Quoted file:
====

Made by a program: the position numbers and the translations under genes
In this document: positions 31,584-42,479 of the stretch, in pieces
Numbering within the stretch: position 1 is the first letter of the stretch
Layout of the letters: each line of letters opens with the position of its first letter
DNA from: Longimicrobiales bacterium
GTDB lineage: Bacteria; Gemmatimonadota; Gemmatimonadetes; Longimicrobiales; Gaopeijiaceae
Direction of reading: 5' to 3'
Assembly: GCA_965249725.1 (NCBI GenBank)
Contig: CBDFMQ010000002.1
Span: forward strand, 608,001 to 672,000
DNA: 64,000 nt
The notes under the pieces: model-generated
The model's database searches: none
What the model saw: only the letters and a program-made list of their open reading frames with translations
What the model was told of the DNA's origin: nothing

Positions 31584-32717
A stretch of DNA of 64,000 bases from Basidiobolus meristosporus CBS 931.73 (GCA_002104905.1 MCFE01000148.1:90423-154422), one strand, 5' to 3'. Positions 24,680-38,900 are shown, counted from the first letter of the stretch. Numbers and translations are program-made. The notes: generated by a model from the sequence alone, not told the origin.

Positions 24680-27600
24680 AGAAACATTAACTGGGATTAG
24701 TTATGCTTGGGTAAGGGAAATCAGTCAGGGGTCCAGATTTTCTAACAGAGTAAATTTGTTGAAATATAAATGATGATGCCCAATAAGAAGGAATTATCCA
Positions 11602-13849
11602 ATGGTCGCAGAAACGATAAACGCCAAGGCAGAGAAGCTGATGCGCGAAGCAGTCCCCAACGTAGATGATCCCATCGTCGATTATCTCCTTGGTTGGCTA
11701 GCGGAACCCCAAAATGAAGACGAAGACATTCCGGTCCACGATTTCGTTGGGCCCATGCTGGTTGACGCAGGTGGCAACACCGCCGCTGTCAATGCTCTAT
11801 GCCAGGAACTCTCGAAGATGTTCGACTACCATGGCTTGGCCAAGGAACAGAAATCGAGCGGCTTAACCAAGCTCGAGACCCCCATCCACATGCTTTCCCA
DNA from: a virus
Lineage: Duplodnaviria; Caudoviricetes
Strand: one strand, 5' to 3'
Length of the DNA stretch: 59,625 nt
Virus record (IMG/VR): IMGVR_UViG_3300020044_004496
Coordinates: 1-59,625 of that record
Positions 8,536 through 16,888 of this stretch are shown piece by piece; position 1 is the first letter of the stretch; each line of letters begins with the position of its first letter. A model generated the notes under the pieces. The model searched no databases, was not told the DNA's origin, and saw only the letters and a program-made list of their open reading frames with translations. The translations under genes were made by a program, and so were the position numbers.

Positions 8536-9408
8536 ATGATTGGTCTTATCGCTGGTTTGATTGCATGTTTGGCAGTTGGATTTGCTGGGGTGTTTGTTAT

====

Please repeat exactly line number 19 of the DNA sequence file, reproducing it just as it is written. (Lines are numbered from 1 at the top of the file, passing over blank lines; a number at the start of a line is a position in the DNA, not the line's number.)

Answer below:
24680 AGAAACATTAACTGGGATTAG